But there’s the question of what’s going to happen to her daughter, and the answer seems to be placage, the system whereby a white man and a black or mixed race woman would enter into a relationship which was a formal union, with a legal contract, but not a legal marriage. It happened in many places, but is generally associated with New Orleans.  Rosette, the daughter, is presented at one of the famous quadroon balls (there is some historical debate about these quadroon balls), so that she can try to attract a suitable man … but there’s then a very odd storyline in which she and her half-brother, Valmorain’s son by his first wife (the Mrs Rochester one), get married.  She then dies in prison after hitting Valmorain’s second wife. I’m not sure what Isabel Allende was getting at with that, TBH.  Placage would have accurately reflected the life of an attractive quadroon woman in New Orleans in the early 19th century.  Marriage to a half-brother, and marriage between a quadroon woman and a white man in general, didn’t, to put it mildly.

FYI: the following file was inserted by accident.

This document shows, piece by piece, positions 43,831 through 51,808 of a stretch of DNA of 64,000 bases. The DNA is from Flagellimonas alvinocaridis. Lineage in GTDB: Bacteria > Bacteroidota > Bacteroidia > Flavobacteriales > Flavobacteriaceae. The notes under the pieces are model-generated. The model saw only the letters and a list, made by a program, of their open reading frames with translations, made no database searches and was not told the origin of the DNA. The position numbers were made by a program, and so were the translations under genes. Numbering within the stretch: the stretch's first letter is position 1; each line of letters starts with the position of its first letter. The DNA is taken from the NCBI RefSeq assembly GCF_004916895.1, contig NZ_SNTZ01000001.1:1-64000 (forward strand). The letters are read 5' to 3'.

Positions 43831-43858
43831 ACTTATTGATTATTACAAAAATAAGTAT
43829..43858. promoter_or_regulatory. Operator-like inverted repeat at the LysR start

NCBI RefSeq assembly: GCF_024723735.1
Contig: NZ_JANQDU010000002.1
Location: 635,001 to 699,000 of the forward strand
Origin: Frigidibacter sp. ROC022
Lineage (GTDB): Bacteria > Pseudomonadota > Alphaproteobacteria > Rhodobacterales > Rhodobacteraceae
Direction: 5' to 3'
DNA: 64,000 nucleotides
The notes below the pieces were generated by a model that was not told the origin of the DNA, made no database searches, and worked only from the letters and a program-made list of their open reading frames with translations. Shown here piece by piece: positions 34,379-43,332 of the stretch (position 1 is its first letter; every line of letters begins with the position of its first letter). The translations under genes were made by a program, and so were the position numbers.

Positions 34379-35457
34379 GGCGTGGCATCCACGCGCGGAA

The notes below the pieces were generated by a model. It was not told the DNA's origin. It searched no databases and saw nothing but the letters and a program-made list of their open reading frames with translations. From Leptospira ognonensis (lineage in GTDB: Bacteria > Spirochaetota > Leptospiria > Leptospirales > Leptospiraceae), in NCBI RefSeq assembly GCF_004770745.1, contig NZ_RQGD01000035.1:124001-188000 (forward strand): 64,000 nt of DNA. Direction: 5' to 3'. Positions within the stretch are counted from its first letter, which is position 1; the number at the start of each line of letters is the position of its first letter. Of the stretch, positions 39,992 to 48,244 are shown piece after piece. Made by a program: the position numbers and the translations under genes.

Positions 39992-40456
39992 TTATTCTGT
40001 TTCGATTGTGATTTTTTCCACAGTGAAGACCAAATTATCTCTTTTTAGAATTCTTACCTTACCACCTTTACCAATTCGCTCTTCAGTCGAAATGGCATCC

These latter stages of the book take place against the background of the Louisiana Purchase – a reminder of what a shock the people living there must have got when they found out that Napoleon had just blithely sold them to the United States, and also a reminder that the Haitian Revolution indirectly led to the acquisition by the young United States of a huge tract of territory, changing the course of American history as well as Haiti’s own history.

Haiti changed the world. That’s been forgotten, to a large extent.  In many ways, it was absolutely inspirational – the majority slave population threw off their shackles, literally in some cases, defeated their oppressors and took control.  That is very, very rare in world history.  White people were shown that they weren’t naturally superior, whatever they may have thought before.